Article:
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Simply Nutritious, Quick and Delicious

Jenna Smith, Extension Educator brings you helpful tips to make meals easy, healthy and tasty!

Corned Beef and Cabbage for St. Patrick's Day

Posted by Jenna Smith - Holidays

When I looked at my calendar this morning I realized that today is Registered Dietitian Day. I'll go ahead and give myself a pat on the back for choosing to become an RD because the truth is, I can't see myself doing anything else. I'm committed to improving the health of our communities and that includes you! Thank you for reading my blog, but mostly for caring about your own health and your family's health.

Now on to the good stuff...This Saturday is St. Patrick's Day. And to some people, the day just wouldn't be the same without corned beef and cabbage. But how does it stack up on nutrition?

Whether bought raw or in a can, corned beef brisket is very salty. One 3 ounce serving of cured corned beef has 964 mg of sodium, 40 percent of your daily value of sodium. In addition to sodium, corned beef is generally made from the fattier brisket areas, so the fat and cholesterol levels tend to be on the high side when compared to some of the more commonly available beef cuts. But don't be in too much despair; despite the fact that corned beef isn't the healthiest of dishes, there are a few steps to take that can help lessen its overwhelming fat and sodium stats. First, look for extra-lean corn beef and ask the butcher to trim off the top layer of fat from the brisket. Before cooking, cut off any additional visible fat. Try steaming or boiling the meat for a mouth-watering and tender dish.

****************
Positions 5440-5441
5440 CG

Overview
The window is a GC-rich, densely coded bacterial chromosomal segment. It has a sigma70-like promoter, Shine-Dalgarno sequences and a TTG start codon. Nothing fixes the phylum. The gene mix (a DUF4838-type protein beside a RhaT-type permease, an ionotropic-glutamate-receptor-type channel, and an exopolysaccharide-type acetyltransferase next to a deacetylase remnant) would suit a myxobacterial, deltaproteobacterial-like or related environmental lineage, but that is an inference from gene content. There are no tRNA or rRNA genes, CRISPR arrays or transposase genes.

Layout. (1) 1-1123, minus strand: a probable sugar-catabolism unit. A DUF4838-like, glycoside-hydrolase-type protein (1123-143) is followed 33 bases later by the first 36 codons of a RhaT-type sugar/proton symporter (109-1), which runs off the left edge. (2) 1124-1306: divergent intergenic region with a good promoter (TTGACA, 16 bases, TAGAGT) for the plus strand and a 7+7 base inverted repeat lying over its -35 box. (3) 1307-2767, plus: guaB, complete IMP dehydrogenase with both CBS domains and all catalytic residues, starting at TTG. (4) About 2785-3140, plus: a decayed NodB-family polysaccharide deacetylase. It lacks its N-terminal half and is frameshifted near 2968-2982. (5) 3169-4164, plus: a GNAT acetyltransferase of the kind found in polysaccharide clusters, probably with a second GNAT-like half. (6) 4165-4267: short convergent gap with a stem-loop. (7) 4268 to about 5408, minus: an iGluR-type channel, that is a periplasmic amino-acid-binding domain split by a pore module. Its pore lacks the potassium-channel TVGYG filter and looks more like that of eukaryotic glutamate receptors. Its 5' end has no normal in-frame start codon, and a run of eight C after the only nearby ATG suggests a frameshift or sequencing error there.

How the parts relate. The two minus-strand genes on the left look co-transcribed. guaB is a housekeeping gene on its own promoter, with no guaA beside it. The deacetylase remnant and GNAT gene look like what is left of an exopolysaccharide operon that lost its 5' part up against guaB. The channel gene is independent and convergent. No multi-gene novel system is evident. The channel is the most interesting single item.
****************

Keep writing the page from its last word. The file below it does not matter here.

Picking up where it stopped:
To decrease sodium content, discard any seasoning packet that comes with the beef brisket. If buying corned beef in a can, drain the beef with a mesh strainer and rinse with cold water. Boiling the raw or canned meat in water can also help decrease the sodium content, but remember these strategies only lower the level of fat and sodium somewhat. If you are on a strict low sodium or low fat diet, corned beef is not a good option for you. However, for the rest of the group, an occasional indulgence can still fit into a healthy eating plan.

Braised Cabbage

1 Tablespoon trans-fat free margarine

1 Tablespoon low sodium chicken broth

1 pound green cabbage (1/2 medium head), cut into ¼ inch strips

¼ teaspoon crushed thyme

1 Tablespoon minced fresh parsley leaves

Pepper to taste

  1. Melt margarine in large skillet over medium heat.
  2. Add broth, then cabbage and thyme.
  3. Bring to a simmer; cover and continue simmering, stirring occasionally until cabbage is wilted but still bright green, about 7 to 9 minutes.
  4. Sprinkle with parsley and season to taste with pepper.

Yield: 8- ½ cup servings

Nutritional analysis per ½ cup serving: 23 Calories, 1.5 grams fat, 2 grams carbohydrate, 33 milligrams sodium, 1 gram protein



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